By Quentin Choy
June 9, 2021
Vice President Kamala Harris recently went on her first foreign trip as vice president to Mexico and Guatemala to deal with the issue of migration and asylum seekers from the region. Harris echoed already existing migration policy saying that those who tried to cross the U.S. border would be turned away and would need to enter the country through legal means.
She was direct and blunt in telling migrants “do not come.”
While Harris and the Biden administration discussed the issue of corruption in Guatemala under its president, Alejandro Giammattei, corruption is not an issue endemic to Guatemala, nor is it a major cause in large numbers of emigrants from Latin America, which according to Axios is at the highest rate since 2006.
According to The New York Times, the Biden administration plans to invest “$48 million in entrepreneurship programs, affordable housing and agricultural businesses in Guatemala, part of a four-year, $4 billion plan to invest in the region.” Private companies like Microsoft and Mastercard will also invest in economic development in Latin America.
While this is good, it is not enough. Biden-Harris missed the point of why so many people are fleeing Central America. The lack of state governance and power of drug cartels essentially turn the region into a warzone.
Decades of U.S. interference in Guatemala and nearby countries such as Nicaragua, Panama, and Cuba have destabilized much of Central America. In Guatemala itself, a CIA-backed coup deposed Guatemalan leader Jacobo Arbenz, a leftist modernizer.
In fact, Guatemala was the clearest example of U.S. intervention justified by the protection of U.S. economic interests. With the interests of the United Fruit Company (UFCO) at stake and with the Dulles Brothers both having worked for UFCO, their positions as both the Secretary of State and CIA Director propelled this intervention to the forefront of American foreign policy priorities. The U.S. ambassador to Guatemala said that Arbenz “talked like a communist, thought like a communist, acted like a communist, and if he is not one, he will do until one comes along.”
President Arbenz, a modernizer, legalized the Communist Party in Guatemala, passed land reform which aimed to distribute over 1 million acres of land to peasant families, and was prepared to expropriate 234,000 uncultivated acres of UFCO land. The planned expropriation of UFCO land was the inciting factor for CIA intervention in Guatemala and the eventual overthrow of Arbenz.
Lies about Arbenz spread through the country, with many now believing he was going to ban Catholic Holy Week, exile the archbishop, and force young children into reeducation centers. After Arbenz realized that he would not be protected by his military, many of whom were anti-communists, Arbenz handed the presidency to Colonel Carlos Enrique Diaz who stepped down and was replaced by Castillo Armas and his military junta, who would reverse Arbenz’s reforms and would be friendly to American economic interests.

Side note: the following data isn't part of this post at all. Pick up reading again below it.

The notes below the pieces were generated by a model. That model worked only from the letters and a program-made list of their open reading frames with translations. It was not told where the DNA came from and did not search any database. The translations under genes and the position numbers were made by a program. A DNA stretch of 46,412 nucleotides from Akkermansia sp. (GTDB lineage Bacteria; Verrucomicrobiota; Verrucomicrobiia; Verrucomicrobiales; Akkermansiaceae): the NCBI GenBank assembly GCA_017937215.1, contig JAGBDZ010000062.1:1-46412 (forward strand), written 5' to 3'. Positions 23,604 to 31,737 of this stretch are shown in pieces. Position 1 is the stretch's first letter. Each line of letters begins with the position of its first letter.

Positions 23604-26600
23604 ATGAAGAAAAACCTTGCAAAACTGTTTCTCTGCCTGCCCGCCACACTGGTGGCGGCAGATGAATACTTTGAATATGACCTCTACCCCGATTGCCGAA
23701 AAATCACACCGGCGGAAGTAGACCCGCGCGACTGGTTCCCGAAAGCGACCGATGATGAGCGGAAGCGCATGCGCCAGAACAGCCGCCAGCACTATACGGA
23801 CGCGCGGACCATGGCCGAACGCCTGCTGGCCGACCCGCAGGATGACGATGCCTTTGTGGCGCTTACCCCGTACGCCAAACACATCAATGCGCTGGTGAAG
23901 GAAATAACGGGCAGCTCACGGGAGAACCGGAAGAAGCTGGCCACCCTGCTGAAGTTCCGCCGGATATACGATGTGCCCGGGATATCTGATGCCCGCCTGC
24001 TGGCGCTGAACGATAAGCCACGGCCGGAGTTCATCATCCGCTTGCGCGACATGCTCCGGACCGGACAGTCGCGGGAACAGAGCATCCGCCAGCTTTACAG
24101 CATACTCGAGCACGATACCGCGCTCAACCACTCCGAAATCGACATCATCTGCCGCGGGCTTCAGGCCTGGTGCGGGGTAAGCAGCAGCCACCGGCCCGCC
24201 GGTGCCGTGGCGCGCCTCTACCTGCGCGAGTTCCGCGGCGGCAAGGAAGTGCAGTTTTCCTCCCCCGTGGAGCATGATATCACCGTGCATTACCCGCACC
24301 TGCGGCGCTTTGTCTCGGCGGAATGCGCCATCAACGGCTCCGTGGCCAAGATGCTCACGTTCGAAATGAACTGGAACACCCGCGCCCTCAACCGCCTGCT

The reversal of Arbenz’s reforms disillusioned poor and indigenous Guatemalans to their government and sparked guerilla resistance which killed around 200,000 people and destabilized the region while decreasing trust in the Guatemalan state. This intervention clearly showed the justifications of anti-communism, protection of U.S. economic interests, and started a pattern, demonstrating that interventions decrease faith in the government and prevent necessary reforms to improve Latin America out of fear of being labeled a communist by the United States.
The current state of Central America is much a result from American foreign policy in the region, especially in a Cold War anti-communist lens. The continued interference in Central American politics and the fear of U.S. involvement if governments sought leftist economic reforms discouraged the region from economic independence, industrialization, and political strength.
This is the point that Vice President Harris and the Biden administration miss when they simply tell migrants “do not come.”
The U.S. must do more than investing in small communities and entrepreneurship programs but must enact a new Marshall Plan for Central America like the U.S. did for postwar Europe. Much of the Marshall Plan’s justification was to reestablish Europe as a trading partner and as a viable home of democratic rule.
The same can be done for Latin and Central America, and investing in these communities while maintaining a vigilant eye on corruption can transform the region and drastically reduce the need to leave the region and emigrate to the U.S.
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